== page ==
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This chapter aims to introduce the different symptoms characteristic of a psychotic episode. The five major categories of symptoms are positive symptoms, negative symptoms, disorganized symptoms, affective symptoms, and cognitive symptoms. Two associated symptom categories associated are abnormal motor behavior and level of insight. Some more frequently occurring themes of delusions include persecutory delusions, erotomanic delusions, grandiose delusions, and somatic delusions. Hallucinations are the perceptual experiences that occur in the absence of an external stimulus. Negative symptoms represent things that have been taken away from an individual’s previous functioning, and reflect absences from the typical experience of most people. Avolition refers to a decrease in self-initiated activities and low motivation. Young adults experiencing psychosis may also experience symptoms of depression. Mania refers to a period of time in which an individual experiences expansive or elevated mood, or irritability, and excessive energy.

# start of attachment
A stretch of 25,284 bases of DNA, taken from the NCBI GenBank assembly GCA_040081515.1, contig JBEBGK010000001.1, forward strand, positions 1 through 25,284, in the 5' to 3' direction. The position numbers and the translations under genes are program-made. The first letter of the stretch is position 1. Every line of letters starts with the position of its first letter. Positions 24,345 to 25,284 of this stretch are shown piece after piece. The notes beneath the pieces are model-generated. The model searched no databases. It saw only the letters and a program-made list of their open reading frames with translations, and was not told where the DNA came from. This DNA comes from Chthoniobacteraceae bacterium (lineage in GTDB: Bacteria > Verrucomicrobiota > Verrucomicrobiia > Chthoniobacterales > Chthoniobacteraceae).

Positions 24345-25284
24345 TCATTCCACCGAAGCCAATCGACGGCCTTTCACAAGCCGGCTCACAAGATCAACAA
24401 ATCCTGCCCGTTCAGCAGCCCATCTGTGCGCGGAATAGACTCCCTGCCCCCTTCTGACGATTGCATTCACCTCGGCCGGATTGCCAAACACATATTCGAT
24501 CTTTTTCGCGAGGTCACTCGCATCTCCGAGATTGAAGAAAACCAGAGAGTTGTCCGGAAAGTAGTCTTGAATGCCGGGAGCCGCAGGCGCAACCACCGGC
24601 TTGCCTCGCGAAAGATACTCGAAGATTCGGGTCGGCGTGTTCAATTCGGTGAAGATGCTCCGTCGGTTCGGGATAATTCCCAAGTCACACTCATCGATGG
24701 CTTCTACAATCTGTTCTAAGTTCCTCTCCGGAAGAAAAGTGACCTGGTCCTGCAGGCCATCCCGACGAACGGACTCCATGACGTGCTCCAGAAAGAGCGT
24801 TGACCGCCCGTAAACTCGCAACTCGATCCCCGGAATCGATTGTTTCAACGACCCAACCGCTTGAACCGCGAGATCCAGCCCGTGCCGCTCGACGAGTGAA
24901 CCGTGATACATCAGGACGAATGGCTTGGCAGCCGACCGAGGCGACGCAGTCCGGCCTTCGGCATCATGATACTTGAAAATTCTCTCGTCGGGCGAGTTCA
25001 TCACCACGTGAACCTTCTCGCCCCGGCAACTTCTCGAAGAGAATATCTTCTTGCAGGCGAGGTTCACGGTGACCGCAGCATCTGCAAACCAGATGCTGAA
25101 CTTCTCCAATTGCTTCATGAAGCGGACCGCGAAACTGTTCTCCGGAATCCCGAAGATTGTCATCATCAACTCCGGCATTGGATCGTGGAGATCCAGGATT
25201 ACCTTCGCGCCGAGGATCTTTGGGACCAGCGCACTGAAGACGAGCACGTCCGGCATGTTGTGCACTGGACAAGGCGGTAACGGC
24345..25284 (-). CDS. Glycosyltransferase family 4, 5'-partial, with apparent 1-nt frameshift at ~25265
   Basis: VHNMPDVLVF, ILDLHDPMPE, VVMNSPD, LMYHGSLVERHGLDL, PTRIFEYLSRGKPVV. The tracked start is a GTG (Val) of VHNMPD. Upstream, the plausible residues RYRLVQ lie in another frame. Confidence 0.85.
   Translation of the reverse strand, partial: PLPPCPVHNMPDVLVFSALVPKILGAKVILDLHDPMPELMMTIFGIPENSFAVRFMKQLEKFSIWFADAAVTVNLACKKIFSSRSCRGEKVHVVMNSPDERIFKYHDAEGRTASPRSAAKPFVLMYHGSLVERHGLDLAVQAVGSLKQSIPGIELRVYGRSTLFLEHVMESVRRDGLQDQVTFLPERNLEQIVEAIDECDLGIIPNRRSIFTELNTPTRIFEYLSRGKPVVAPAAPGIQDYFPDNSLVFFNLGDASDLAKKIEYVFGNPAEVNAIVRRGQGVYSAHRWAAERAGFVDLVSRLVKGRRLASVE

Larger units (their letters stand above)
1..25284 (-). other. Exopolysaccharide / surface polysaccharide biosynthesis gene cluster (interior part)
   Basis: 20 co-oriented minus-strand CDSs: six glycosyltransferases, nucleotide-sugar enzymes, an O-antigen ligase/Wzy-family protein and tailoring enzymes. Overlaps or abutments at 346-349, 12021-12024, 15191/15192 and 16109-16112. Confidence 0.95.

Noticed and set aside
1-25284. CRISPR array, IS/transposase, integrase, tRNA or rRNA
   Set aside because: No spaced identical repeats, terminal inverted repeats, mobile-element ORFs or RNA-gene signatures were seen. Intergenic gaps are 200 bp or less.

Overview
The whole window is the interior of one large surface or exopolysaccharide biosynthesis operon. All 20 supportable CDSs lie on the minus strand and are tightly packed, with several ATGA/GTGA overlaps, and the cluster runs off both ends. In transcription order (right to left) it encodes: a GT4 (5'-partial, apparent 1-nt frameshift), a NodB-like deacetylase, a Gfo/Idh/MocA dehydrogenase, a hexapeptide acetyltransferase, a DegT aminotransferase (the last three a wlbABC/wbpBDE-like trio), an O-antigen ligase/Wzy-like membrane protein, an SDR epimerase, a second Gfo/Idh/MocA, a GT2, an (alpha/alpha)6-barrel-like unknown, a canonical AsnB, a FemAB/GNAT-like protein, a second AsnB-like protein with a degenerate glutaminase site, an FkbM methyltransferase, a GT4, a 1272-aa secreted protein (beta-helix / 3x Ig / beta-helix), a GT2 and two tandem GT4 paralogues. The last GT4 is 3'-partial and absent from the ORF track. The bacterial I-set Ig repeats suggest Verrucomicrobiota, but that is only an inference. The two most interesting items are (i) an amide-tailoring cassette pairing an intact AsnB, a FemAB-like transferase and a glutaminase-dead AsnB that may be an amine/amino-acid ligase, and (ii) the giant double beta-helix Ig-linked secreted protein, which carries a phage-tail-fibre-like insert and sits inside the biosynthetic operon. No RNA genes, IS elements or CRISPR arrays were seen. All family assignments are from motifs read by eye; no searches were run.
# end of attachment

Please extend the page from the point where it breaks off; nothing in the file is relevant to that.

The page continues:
This chapter presents some general guidelines and considerations for interacting with a young adult in psychiatric crisis that will help guide our approach. It focuses on the knowledge and the skills that one has acquired to the point and speak more specifically about assessment of safety and intervention strategies to support and assist a young adult experiencing psychosis. It is not uncommon for young adults with psychosis to experience grandiosity, whether as a facet of their delusional system, or as a result of manic mood disturbance. Grandiosity may manifest in a variety of ways. The symptoms of psychosis may lead to a number of unusual behaviors. A relatively common pattern of bizarre behavior involves an element of hypersexuality. There are a variety of reasons that someone might behave in a way that seems unusual, including intoxication from drugs or alcohol, eccentric personality characteristics, or other mental health concerns.